Corticospinal tract lesion load: An imaging biomarker for stroke motor outcomes.

Journal Article (Journal Article;Multicenter Study)

OBJECTIVE: The aim of this work was to investigate whether an imaging measure of corticospinal tract (CST) injury in the acute phase can predict motor outcome at 3 months in comparison to clinical assessment of initial motor impairment. METHODS: A two-site prospective cohort study followed up a group of first-ever ischemic stroke patients using the Upper-Extremity Fugl-Meyer (UE-FM) Scale to measure motor impairment in the acute phase and at 3 months. A weighted CST lesion load (wCST-LL) was calculated by overlaying the patient's lesion map on magnetic resonance imaging with a probabilistic CST constructed from healthy control subjects. Regression models were fit to assess the predictive value of wCST-LL and compared with initial motor impairment. RESULTS: Seventy-six patients (37 from cohort 1 and 39 from cohort 2) completed the study. wCST-LL as well as assessment of motor impairment (UE-FM) in the acute phase correlated with motor impairment (UE-FM) at 3 months in both cohort 1 (R(2)  = 0.69 vs. R(2)  = 0.67; p = 0.43) and cohort 2 (R(2)  = 0.69 vs. R(2)  = 0.62; p = 0.25). In the severely impaired subgroup (defined as UE-FM ≤ 10 at baseline), wCST-LL correlated with outcomes significantly better than clinical assessment (R(2)  = 0.47 vs. R(2)  = 0.11; p = 0.03). In the nonseverely impaired subgroup, stroke patients recovered approximately 70% of their maximal recovery potential. All stroke patients in both cohorts had poor motor outcomes at 3 months (defined as UE-FM ≤ 25) when wCST-LL was ≥ 7.0 cc (positive predictive value was 100%). INTERPRETATION: wCST-LL, an imaging biomarker determined in the acute phase, can predict poststroke motor outcomes at 3 months, especially in patients with severe impairment at baseline.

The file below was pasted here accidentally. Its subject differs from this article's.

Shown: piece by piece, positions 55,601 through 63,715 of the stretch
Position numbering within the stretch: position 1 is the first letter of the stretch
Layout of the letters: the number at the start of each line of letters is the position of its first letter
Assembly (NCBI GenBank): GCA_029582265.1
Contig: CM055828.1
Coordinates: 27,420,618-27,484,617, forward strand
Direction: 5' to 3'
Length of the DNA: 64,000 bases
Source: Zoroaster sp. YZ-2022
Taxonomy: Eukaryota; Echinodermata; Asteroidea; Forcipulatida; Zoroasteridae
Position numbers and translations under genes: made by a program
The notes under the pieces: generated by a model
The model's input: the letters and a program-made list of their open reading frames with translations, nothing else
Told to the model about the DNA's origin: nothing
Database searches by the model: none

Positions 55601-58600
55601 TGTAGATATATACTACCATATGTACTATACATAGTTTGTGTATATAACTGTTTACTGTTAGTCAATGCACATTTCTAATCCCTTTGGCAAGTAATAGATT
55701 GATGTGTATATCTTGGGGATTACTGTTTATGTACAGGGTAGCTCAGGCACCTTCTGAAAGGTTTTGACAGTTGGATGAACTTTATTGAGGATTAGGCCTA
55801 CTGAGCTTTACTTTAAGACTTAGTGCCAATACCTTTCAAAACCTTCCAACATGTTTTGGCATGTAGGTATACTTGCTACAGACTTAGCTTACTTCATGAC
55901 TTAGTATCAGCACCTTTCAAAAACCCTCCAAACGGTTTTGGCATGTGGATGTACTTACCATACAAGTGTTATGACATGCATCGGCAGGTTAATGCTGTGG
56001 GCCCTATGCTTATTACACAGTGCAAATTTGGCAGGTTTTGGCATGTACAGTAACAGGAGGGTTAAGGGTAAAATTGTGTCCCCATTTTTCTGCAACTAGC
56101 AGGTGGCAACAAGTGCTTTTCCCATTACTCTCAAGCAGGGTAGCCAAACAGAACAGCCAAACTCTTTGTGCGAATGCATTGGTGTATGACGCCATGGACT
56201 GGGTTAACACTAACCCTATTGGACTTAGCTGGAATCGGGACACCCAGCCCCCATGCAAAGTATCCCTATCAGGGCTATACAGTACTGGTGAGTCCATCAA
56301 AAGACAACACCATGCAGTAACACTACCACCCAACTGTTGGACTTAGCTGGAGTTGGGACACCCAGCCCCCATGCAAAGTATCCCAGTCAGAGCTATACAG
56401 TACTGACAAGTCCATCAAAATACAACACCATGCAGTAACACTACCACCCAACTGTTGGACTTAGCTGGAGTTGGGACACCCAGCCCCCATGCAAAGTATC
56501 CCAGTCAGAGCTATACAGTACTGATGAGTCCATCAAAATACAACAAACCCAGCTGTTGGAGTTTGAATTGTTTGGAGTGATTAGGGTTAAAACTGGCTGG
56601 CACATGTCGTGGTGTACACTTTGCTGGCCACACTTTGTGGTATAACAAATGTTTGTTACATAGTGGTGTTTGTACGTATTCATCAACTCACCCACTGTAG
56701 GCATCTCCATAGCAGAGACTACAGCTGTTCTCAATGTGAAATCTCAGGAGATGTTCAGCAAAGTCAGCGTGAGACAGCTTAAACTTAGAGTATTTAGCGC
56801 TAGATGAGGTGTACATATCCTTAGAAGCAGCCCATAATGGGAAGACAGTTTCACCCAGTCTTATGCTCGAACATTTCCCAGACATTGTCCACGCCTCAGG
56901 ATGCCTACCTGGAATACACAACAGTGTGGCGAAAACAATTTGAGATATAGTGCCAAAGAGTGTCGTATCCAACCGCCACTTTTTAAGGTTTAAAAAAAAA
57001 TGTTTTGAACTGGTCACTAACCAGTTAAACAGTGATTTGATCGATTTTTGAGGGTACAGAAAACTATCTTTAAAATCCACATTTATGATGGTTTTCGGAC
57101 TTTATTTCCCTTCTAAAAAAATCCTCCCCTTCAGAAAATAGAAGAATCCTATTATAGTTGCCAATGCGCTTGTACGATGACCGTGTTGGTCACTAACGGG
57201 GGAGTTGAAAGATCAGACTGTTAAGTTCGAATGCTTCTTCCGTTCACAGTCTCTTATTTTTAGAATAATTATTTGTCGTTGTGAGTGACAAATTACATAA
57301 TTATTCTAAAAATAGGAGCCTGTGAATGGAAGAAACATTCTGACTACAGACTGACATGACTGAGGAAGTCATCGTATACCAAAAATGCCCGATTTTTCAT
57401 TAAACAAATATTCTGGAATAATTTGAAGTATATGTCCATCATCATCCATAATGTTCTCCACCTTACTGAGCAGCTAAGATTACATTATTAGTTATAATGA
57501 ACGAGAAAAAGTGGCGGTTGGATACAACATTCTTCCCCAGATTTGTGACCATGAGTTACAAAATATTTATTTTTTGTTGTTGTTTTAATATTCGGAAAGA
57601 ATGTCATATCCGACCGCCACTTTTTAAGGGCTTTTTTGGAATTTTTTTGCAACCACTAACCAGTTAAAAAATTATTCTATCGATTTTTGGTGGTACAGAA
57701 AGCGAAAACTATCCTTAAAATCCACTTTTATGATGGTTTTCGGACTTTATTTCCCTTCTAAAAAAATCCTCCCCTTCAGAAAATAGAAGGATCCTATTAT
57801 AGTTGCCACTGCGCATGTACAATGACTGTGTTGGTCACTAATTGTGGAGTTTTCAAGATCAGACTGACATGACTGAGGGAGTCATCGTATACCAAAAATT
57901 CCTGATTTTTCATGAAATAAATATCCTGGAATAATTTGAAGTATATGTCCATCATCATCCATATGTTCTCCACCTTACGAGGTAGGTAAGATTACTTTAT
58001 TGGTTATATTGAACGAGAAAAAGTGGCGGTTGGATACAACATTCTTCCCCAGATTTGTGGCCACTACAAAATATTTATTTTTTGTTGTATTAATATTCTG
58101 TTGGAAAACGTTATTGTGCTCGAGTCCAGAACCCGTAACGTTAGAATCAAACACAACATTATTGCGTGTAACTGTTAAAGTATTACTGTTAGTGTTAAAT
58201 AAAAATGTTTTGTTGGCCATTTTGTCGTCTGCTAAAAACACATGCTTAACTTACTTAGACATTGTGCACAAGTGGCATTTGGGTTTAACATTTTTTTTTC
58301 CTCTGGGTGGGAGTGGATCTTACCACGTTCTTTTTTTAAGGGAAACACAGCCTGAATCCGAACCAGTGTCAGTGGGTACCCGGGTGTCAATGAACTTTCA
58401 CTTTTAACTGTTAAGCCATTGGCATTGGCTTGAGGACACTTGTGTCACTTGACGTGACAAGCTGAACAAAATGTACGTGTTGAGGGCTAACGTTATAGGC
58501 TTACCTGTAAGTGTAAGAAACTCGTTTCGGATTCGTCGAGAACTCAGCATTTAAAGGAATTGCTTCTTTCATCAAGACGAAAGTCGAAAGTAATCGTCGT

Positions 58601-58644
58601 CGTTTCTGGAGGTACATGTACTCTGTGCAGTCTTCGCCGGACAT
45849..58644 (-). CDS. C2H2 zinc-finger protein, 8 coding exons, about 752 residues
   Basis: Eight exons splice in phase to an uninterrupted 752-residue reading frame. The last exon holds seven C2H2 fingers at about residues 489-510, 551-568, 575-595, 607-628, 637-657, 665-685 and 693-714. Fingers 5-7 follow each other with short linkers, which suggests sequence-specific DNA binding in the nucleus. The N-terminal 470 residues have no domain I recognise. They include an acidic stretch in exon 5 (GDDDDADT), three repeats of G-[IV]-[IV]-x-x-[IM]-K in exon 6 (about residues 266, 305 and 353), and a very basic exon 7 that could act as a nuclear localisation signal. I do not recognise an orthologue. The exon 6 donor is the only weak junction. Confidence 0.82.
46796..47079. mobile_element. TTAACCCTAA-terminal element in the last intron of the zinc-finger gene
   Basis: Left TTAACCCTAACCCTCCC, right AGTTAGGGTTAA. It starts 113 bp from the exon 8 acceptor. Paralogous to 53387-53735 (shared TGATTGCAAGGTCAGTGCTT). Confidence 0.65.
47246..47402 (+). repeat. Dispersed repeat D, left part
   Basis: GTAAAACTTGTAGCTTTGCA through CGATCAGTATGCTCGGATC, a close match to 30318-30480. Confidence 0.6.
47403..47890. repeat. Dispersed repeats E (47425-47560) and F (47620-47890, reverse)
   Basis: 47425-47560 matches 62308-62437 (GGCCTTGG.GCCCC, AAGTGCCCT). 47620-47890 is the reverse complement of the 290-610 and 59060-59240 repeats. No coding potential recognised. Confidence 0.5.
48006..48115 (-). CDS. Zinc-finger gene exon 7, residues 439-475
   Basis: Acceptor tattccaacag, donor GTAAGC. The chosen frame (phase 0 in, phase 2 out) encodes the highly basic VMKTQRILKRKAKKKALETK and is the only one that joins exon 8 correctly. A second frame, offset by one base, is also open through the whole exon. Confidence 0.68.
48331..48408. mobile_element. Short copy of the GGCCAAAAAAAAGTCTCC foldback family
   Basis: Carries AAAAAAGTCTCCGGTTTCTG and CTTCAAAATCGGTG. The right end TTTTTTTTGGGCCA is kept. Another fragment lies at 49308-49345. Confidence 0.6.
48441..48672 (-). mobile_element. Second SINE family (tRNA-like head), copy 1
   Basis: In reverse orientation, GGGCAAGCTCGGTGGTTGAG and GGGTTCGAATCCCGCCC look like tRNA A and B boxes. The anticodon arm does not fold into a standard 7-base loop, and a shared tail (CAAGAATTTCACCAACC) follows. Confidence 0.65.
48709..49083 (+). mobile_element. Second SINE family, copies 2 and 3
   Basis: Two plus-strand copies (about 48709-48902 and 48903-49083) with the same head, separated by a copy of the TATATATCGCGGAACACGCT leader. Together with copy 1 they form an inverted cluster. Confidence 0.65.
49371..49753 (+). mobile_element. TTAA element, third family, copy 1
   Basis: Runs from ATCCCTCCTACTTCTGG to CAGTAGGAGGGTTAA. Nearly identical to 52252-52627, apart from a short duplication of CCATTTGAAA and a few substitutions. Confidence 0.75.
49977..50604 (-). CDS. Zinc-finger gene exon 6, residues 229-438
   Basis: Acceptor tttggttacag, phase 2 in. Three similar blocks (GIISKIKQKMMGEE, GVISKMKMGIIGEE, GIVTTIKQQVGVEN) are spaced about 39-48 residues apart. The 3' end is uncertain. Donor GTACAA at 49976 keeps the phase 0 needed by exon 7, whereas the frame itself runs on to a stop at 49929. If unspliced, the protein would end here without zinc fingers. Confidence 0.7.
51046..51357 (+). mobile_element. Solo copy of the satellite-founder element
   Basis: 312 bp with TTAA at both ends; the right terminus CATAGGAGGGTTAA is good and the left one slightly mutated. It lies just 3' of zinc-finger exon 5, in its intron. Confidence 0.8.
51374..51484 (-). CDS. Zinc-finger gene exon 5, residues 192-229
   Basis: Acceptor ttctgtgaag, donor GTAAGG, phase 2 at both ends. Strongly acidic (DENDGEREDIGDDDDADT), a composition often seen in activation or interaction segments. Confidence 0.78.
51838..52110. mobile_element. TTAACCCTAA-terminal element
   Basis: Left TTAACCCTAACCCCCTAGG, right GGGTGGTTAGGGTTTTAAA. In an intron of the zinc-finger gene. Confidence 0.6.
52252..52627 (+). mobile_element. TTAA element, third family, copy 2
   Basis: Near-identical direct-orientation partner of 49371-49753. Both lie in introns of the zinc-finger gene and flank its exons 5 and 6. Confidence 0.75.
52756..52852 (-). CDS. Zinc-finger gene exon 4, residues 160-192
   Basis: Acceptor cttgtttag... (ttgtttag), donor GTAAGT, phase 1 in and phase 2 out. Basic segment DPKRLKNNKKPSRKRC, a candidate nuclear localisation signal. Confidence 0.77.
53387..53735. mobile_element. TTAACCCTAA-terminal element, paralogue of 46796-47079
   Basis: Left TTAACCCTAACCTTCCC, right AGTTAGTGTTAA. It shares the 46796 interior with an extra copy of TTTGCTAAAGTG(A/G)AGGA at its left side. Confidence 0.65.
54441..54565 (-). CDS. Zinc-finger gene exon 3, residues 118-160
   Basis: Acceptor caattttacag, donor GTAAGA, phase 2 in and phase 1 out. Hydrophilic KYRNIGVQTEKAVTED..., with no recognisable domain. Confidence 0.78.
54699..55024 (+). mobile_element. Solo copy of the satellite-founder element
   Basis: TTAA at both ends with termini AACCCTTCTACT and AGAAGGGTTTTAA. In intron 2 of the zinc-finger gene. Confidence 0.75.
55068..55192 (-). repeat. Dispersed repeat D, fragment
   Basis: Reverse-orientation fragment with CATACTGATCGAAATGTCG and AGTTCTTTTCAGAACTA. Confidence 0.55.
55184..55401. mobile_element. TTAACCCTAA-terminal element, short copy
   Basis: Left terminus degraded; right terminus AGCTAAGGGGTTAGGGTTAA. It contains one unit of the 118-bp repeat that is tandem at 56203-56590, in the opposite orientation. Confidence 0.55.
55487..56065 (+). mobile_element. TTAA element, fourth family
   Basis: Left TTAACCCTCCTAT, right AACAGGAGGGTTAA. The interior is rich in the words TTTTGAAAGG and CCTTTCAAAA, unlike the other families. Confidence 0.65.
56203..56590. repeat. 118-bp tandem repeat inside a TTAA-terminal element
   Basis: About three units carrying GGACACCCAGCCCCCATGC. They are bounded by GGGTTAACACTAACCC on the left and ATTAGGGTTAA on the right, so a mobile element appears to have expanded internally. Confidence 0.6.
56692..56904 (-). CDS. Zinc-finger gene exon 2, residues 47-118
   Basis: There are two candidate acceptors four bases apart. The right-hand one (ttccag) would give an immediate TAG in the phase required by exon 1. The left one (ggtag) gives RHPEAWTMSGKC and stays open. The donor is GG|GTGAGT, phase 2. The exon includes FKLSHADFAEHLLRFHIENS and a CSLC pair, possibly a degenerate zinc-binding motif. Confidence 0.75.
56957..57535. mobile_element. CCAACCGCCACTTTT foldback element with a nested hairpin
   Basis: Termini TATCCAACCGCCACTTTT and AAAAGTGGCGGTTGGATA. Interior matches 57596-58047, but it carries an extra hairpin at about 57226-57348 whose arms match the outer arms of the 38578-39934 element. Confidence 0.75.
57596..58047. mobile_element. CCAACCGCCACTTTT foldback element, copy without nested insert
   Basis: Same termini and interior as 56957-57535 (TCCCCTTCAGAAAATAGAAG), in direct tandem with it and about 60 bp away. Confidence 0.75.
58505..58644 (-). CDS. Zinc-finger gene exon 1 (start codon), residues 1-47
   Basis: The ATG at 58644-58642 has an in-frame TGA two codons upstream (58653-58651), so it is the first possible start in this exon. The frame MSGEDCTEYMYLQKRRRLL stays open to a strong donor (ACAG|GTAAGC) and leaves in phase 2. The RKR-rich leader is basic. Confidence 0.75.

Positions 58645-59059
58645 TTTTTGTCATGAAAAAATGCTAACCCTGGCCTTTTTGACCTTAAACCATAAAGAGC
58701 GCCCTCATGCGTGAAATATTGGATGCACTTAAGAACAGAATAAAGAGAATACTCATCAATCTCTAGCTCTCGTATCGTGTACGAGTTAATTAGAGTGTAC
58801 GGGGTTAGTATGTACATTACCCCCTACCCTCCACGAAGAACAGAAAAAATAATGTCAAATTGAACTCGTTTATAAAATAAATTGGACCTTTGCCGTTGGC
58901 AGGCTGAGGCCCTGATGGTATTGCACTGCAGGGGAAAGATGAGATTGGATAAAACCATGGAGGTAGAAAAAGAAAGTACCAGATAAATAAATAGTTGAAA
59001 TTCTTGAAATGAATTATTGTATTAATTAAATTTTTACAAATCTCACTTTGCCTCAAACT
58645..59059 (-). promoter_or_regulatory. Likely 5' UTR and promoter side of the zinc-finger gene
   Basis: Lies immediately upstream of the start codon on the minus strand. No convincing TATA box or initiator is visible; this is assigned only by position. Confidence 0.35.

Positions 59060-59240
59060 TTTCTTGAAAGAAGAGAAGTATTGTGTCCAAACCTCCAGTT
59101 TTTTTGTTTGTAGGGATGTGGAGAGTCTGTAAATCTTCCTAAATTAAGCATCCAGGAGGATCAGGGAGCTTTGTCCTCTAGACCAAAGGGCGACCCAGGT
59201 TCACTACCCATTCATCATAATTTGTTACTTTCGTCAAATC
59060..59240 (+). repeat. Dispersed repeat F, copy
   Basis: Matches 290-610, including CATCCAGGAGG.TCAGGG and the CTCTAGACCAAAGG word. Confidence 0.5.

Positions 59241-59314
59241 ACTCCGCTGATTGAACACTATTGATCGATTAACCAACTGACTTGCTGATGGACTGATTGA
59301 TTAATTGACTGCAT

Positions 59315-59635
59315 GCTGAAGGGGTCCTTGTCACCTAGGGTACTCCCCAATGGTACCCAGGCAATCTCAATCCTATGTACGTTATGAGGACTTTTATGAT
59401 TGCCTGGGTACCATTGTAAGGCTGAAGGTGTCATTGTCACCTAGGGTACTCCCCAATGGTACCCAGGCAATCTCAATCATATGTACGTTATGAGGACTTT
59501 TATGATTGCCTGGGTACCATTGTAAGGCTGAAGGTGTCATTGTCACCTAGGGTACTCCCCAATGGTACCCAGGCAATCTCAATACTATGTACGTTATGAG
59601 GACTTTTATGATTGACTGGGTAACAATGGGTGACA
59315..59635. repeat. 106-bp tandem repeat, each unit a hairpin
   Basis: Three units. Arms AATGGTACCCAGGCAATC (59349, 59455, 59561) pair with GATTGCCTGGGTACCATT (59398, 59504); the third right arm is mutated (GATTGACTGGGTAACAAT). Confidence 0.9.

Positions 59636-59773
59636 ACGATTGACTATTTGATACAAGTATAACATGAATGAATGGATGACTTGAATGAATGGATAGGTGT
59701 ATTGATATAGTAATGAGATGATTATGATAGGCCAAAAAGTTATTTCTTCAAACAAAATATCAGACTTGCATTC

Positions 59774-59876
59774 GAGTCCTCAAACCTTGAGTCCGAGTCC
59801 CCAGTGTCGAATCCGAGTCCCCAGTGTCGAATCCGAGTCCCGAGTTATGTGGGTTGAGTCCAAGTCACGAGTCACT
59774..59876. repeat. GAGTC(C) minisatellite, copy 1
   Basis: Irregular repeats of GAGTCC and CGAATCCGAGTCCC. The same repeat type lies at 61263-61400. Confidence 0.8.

Full Text

Duke Authors

Cited Authors

  • Feng, W; Wang, J; Chhatbar, PY; Doughty, C; Landsittel, D; Lioutas, V-A; Kautz, SA; Schlaug, G

Published Date

  • December 2015

Published In

Volume / Issue

  • 78 / 6

Start / End Page

  • 860 - 870

PubMed ID

  • 26289123

Pubmed Central ID

  • PMC4715758

Electronic International Standard Serial Number (EISSN)

  • 1531-8249

Digital Object Identifier (DOI)

  • 10.1002/ana.24510


  • eng

Conference Location

  • United States